Once junior and City of Palo Alto Teen Arts Council member Jonathan Sneh wraps up the drum pads in the Media Lab and adds the finishing touches on his very first self-produced, self-composed track, he knows he wants to ensure that everyone can experience the joy of making music, just as he does.
Traditionally confined to professional producers, the ability to record, edit, mix and produce music and video has often been out of reach for the average person because of a lack of accessibility due to the price of the equipment. The TAC, a youth organization that holds events for teens in Palo Alto and the surrounding community, seeks to change this with the introduction of the Media Lab on Oct. 12, a free recording and editing studio for members of the community.
The TAC has always been focused on the visual and performing arts, according to Co-President Leo Marburg. In the past, the TAC has accomplished this goal through hosting concerts with student performers and Open Mic Nights, where students get a short set to perform, throughout the year. However, the Media Lab is different from their usual work — it’s the first time they’ve offered a resource rather than an event.
“Our focus has always been events,” Marburg said. “That is easier to promote because we can just say, ‘come this Saturday.’ But this is quite a different situation for us because rather than a one time event, it’s year-long.”
The Media Lab is a new work space for editing audio and video, meant to help students develop producing and editing skills, which is located in the Mitchell Park area. The lab boasts professional microphones, synthesizers, drum pads and computers loaded with premium software such as Logic and Ableton to satisfy the creative needs of all its users.
“We had the idea that we wanted to create a space where teens could create audio, video and different media,” Marburg said. “We acquired an old storage room and converted it into the new space.”
After the TAC, which is funded by the City of Palo Alto, obtained the necessary equipment and space to set up a recording studio, they needed a team to put the Media Lab together and oversee its implementation. TAC member junior Jonathan Sneh decided to step forward and lead the project after having a transformative learning experience from testing out the Media Lab on its trial run.
“I walked into the Media Lab (and) there was a brand new computer, a drum pad (and) a keyboard,” Sneh said. “I started figuring things out, and it was amazing. That’s why I wanted to head this project.”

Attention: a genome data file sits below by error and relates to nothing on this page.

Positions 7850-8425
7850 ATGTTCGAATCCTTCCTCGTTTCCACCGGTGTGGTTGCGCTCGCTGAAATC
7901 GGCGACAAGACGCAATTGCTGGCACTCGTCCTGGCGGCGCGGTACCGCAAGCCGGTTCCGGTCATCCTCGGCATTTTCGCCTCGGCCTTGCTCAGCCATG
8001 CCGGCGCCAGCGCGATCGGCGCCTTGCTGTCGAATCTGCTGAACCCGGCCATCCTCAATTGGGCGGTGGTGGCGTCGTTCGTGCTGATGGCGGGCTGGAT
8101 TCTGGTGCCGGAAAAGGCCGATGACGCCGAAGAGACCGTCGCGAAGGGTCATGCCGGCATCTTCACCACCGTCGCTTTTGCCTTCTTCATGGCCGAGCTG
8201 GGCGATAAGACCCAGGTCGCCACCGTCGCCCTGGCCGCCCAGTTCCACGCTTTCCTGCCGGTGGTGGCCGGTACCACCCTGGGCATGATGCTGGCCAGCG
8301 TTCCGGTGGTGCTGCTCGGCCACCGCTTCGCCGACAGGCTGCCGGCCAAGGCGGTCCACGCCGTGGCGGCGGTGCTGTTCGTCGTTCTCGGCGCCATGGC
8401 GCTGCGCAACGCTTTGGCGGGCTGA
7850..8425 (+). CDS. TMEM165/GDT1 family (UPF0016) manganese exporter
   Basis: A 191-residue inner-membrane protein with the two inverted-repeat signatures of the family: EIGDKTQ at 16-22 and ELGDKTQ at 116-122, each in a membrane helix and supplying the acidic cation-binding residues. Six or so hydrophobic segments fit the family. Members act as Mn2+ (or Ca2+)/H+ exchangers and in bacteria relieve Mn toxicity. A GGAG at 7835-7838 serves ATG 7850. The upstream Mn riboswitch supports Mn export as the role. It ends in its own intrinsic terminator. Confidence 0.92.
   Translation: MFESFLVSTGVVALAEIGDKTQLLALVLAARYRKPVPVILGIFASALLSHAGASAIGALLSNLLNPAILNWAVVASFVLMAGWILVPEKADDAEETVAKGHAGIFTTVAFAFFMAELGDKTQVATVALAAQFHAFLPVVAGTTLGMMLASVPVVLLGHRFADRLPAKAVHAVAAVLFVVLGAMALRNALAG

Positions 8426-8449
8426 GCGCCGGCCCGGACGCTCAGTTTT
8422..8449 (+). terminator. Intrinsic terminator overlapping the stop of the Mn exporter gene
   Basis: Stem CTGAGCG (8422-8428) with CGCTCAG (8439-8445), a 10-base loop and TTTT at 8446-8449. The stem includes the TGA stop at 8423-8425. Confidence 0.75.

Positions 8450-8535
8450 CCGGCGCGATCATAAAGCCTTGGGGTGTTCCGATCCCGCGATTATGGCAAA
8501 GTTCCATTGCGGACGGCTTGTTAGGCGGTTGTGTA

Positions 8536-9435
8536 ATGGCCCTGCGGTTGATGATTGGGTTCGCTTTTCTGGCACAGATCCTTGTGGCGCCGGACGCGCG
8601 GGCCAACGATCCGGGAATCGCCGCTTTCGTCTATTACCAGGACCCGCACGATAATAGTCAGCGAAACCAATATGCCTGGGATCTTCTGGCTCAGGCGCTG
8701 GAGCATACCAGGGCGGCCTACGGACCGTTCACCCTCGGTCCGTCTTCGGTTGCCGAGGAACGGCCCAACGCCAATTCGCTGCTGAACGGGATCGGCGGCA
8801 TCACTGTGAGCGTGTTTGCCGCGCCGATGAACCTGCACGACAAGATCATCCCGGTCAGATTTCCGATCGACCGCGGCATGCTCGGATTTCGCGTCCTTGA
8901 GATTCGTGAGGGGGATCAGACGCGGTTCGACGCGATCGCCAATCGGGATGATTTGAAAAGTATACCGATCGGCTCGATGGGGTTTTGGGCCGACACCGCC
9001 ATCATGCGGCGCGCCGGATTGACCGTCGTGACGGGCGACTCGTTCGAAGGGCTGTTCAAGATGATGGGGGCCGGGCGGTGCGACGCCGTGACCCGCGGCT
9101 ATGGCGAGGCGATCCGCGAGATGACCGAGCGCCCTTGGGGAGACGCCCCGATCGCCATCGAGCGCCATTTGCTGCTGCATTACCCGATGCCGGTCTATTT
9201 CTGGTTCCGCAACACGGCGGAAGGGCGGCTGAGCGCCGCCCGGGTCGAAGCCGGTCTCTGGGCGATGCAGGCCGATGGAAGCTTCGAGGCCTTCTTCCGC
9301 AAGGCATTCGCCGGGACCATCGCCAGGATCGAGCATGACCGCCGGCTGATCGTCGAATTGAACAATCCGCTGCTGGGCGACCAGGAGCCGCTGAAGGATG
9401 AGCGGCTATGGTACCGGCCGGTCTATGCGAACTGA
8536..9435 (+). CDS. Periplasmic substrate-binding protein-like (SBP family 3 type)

Marieke Gaboury, Director of Theatre Operations for the Palo Alto Children’s Theatre and overseer of the TAC, is most excited to give teens the opportunity to use their creativity.
“I think one of the best things that can happen is to be given the tools and a platform to create,” Gaboury said. “Initiating individual creative projects, or projects with my peers, turned out to be very important life events and moments for me — having tools like this would have been amazing (as a teen).”
A major goal of the Media Lab project is longevity, according to Gaboury. She said the TAC wants the Lab to provide media tools to the community for years to come.
“My hope is that this is a place that teens will look forward to coming back to again and again,” Gaboury said. “A place without critical academic pressure, where they can create and learn and feel that the space is their own.”
The Media Lab is open for sign-ups on the TAC website and is available Friday evenings and weekend mornings. However, Sneh said the council hopes to expand those hours, as well as eventually have drop-ins and as appointments in the future.
To ensure everyone can utilize the Media Lab, the TAC has a mentor for beginners at the Lab who answers questions about the equipment. For people wanting to gain more knowledge about using the Lab’s services, the TAC is also considering running a production class next semester.
“We’re looking for ways to utilize the Media Lab,” Marburg said. “It’s just a matter of getting the word out.”
Junior and TAC member Rein Vaska, had the opportunity to use the Media Lab for music production. He said he was impressed by the system but he would also like to see space available for bands.
“I like that they have analog synths, keyboards and drum pads,” Vaska said. “They are great for production. The only limitation is that right now there isn’t proper equipment to mic (microphone) a whole band, but (the) TAC is working to get more gear in there so hopefully soon that will be available.”
According to Sneh, however, serving bands is not a goal the council is currently working on.
“It (serving bands) would be nice and I would love to do it, but right now we’re focusing on being a simple editing and recording space,” Sneh said.
With that goal in mind, Marburg said the TAC is excited to share the lab with the community and give more people exposure to recording and editing tools.
Marburg said, “I feel like it’s going to give teenagers a chance to explore this technology in a way they might not be able to otherwise.”